How is it that in Australia 2013 a pregnant woman who has committed no crime finds herself in detention?
If you are reading this the chances are you know her name is Ranjini, you know she is pregnant and due to give birth any moment, you know that in detention with her are her two young sons, you know that she has been found to be a refugee (yes, a “genuine” one), you know that she is married to Ganesh and you know that one day they picked up the boys from Mill Park Primary School for a meeting that resulted in Ranjini and the Boys being taken to Villawood Detention Centre where they remain. Ganesh was given just five minutes to say goodbye – “We were happy and the kids were even happier … we wanted to start new life with hope. But now we are shocked…We are separated. There has been too much pain before. Are we going to be put through the same pain in Australia as well?”
And today at this very moment a woman 9 months pregnant and her two little boys are kept out of our community because despite her being found to be a refugee, ASIO says she is a threat to our National Security. We do not know why, we can only guess that it is because her now deceased first husband MAY have been a driver for a Tamil separatist. Guilt by association with no right to appeal, no innocence before guilt and no way of knowing the evidence used.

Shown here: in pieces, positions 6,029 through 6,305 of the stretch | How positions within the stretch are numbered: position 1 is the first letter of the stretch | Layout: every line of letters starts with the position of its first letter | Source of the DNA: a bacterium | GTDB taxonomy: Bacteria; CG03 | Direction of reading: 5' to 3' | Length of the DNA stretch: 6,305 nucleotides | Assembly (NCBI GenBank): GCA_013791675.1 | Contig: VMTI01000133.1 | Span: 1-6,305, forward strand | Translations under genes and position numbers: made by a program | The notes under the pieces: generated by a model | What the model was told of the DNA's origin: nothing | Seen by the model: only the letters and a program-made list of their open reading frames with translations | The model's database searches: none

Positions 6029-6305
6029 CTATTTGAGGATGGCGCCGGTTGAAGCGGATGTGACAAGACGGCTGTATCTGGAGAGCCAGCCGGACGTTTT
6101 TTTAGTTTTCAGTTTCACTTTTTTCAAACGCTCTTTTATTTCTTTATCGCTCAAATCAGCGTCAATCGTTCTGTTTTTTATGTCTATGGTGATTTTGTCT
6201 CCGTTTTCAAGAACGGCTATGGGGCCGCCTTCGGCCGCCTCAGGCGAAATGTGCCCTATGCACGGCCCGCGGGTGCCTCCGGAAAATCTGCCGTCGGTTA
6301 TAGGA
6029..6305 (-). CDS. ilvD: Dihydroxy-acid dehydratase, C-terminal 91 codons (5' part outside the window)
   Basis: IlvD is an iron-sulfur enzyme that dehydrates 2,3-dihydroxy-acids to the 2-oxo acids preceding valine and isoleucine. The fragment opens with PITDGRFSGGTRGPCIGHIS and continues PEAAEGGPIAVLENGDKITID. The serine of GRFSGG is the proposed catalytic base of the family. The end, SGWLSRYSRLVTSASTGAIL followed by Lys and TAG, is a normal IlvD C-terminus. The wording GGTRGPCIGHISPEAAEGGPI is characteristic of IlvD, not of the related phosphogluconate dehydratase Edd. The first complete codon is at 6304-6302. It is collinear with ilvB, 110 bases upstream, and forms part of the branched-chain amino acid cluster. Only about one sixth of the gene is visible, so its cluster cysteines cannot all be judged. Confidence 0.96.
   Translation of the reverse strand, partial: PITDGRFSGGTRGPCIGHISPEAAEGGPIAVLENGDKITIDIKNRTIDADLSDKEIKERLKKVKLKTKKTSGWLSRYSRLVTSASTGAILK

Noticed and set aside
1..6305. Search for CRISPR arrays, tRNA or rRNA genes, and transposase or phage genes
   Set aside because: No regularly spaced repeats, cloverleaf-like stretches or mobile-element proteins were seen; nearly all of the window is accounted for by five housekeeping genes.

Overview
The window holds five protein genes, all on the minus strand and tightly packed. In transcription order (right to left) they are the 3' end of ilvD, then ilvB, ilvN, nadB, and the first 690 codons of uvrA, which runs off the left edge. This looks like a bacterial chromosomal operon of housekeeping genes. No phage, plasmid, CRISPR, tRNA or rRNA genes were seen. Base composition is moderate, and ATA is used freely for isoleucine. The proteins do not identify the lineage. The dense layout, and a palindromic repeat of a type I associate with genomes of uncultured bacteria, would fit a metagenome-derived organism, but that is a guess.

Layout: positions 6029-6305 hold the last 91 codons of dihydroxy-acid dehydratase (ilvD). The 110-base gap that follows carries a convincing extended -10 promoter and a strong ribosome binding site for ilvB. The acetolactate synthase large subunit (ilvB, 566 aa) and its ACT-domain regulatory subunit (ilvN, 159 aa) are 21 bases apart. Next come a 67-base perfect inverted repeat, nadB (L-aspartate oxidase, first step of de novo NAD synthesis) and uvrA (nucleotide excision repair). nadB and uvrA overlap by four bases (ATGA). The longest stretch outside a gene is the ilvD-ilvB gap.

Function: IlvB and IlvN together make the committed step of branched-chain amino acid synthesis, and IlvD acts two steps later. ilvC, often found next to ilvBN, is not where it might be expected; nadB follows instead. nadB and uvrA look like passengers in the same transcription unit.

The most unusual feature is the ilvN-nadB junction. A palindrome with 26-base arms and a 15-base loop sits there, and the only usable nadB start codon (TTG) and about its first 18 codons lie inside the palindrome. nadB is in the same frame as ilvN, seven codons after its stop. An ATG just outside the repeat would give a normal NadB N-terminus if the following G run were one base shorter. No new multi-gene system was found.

I want you to look at the picture above you, imagine Ranjini 9 months pregnant, expecting to go into labour at any moment. Imagine her two young son both under the age of 10, imagine them behind the wire separated from Ganesh, who cannot comfort his pregnant wife as she is about to give birth. Now ask yourself this, Do I fear Ranjini? Because ASIO says you should, they say she is a threat to our National Security and nobody, not even Ranjini herself can know why! How is it that a nation like ours, with the decades of peace and prosperity we have enjoyed, an economy the envy of the world and a society the melting pot of so many cultures can be afraid of one woman and her little kids?
The common wisdom goes that the most recent history of fear of refugees goes back to the 2001 election and the cynical manipulation of the Tampa and Children Overboard affairs by the then Government of John Howard. But for the fear of refugees to bite hard enough just weeks out from an election John Howard needed people already afraid that could be tipped over the edge into a state of panic that saw facts lost along with lives. Australian federal elections are generally decided by just a few percentage points nationwide and while appealing to the worst aspects of the swing voter may or may not work a group of people already living in irrational fear were a much surer bet.